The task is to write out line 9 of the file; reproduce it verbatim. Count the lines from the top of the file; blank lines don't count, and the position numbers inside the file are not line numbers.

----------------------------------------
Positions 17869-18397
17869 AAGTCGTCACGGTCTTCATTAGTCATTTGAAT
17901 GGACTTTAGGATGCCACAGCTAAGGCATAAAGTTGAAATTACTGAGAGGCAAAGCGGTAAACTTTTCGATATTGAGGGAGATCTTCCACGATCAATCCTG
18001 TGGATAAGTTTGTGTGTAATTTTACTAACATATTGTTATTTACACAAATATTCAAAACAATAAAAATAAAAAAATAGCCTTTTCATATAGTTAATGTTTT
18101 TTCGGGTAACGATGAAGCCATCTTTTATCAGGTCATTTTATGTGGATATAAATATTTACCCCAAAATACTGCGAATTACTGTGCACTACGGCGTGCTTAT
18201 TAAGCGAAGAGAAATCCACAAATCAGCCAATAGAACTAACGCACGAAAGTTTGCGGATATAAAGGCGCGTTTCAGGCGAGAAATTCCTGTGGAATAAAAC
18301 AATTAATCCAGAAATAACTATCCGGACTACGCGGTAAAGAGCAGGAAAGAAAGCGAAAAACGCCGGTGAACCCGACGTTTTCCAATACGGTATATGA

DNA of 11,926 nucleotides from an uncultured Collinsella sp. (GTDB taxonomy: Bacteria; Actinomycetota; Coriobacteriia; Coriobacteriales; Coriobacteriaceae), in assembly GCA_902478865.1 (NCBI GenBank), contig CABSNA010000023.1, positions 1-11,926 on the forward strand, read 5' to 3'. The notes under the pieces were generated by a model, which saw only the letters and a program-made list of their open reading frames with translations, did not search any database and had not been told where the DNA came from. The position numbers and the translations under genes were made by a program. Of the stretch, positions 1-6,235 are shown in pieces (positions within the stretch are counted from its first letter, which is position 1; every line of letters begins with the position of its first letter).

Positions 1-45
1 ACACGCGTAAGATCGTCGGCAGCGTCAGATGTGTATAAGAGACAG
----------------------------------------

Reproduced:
Positions 1-45